You’ve seen how our enlightened news media and progressive westerners go out of their way to avoid casting Islam as inherently dangerous or even extreme in its nature, despite the ever increasing number of deaths resulting from Muslim extremism. Do other acts of violence get this white washing treatment? Where is all that “understanding” we are supposed to practice?
NYT Sees Danger After ‘Christian Extremist’ Attack in Norway, But ‘Understanding’ for 2005 Muslim Bombers of London
July 25, 2011 by Clay Waters
Sunday’s front-page, over-the-fold New York Times headline on the massacre in Norway (over a story by Scott Shane and Steven Erlanger) was blunt: “As Horrors Emerge, Norway Charges Christian Extremist – Manifesto Shows Plan of Attack, Fear of Islam.”
But while the Times showed no reluctance to identify Anders Behring Breivik, the lone gunman in the Norway attacks, as a “Christian extremist” in a front-page headline and hinted at more danger from “right-wing extremists” in Europe (photo credit Jon-Are Berg-Jacobsen/Agence France-Presse) the paper previously showed a clear reluctance to identify Islam after the last major terrorist attack on Europe, the deadly July 7, 2005 attacks by Muslim terrorists on subways and buses in London that killed 52. Instead the Times treated the attacks as British Prime Minister Tony Blair’s “bitter harvest” for following President George W. Bush into Iraq.
As more information about the London attacks came, a July 9, 2005 story focused on a theory “that the plot was carried out by a sleeper cell of homegrown extremists rather than highly trained terrorists exported to Britain.” But what kind of extremists? The Times left out the words “Islam” and “Muslim.” (“Muslim” showed up only in a quote, and without context.)
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Networks Trumpet News of ‘Christian’ Killer, But Balked Over Labeling Muslim Violence
July 25, 2011 by Scott Whitlock
The three major networks trumpeted the news this weekend that the man behind a mass shooting spree in Norway is also a Christian, highlighting the fact in eight different programs from Saturday through Monday.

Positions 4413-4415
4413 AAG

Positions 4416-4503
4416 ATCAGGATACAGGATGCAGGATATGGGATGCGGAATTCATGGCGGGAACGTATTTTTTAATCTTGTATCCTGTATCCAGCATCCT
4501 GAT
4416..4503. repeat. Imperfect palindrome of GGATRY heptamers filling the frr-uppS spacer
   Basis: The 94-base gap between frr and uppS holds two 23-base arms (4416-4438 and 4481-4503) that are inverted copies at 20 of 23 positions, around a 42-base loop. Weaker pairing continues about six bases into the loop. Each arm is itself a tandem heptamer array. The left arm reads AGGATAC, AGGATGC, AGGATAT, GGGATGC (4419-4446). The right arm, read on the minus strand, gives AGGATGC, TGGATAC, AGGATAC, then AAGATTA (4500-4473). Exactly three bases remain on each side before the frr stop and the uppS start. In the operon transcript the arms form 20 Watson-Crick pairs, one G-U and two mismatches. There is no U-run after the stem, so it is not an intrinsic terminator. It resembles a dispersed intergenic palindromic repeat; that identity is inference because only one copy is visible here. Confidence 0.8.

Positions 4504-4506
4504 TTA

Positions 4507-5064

The July 25 New York Times used page one to declare, “As Horrors Emerge, Norway Charges Christian Extremist.” Yet, these same journalistic outlets were far more reticent to identify the religion of past Islamic killers.
On Saturday’s Good morning America, Miguel Marquez trumpeted, “Police have identified the shooter as a 32-year-old Norwegian and Christian fundamentalist.” He made sure to note Anders Breivik’s “right-wing” and “anti-Muslim” views.
On Saturday’s World News, Pierre Thomas informed, “His ideology? Religious conservative.” A screen shot of Breivik’s Facebook page read “Christian.” Martin Fletcher on Saturday’s Today freely related that the website illuminated the fact that “he’s conservative…he’s Christian.”
Breivik has been charged with going on a shooting rampage in Oslo, Norway. The death toll is currently in the mid-70s.
There are a number of examples, however, where journalists weren’t quite so interested in a killer’s religion.
In June of 2011, when Muslim Yonathan Melaku was caught in Arlington Cemetery with suspicious material and a notebook praising the Taliban, the networks him simply as “the suspect,” “a 22-year old Ethiopian American” and a “lone wolf.”
On November 05, 2009, CBS’ Evening News and NBC’s Nightly News both failed to identify Fort Hood shooter Nidal Hasan as a member of Islam.
The morning shows on November 6 did note Hasan’s faith, but on GMA, then-host Diane Sawyer worried, “We heard Martha Raddatz say last night that the wife of a soldier said ‘I wish his name had been Smith,’ so no one would have a reflexive question about [a religious motive].”
This is an often repeated theme in the wake of extremist Islamic violence. Appearing on the November 2, 2010 Stephanie Miller radio show to talk about the Times Square bombing, MSNBC anchor Contessa Brewer fretted, “I get frustrated…There was part of me that was hoping this was not going to be anybody with ties to any kind of Islamic country.”
Thus far, network hosts have not worried about how Breivik’s Christianity could negatively impact members of that religion.
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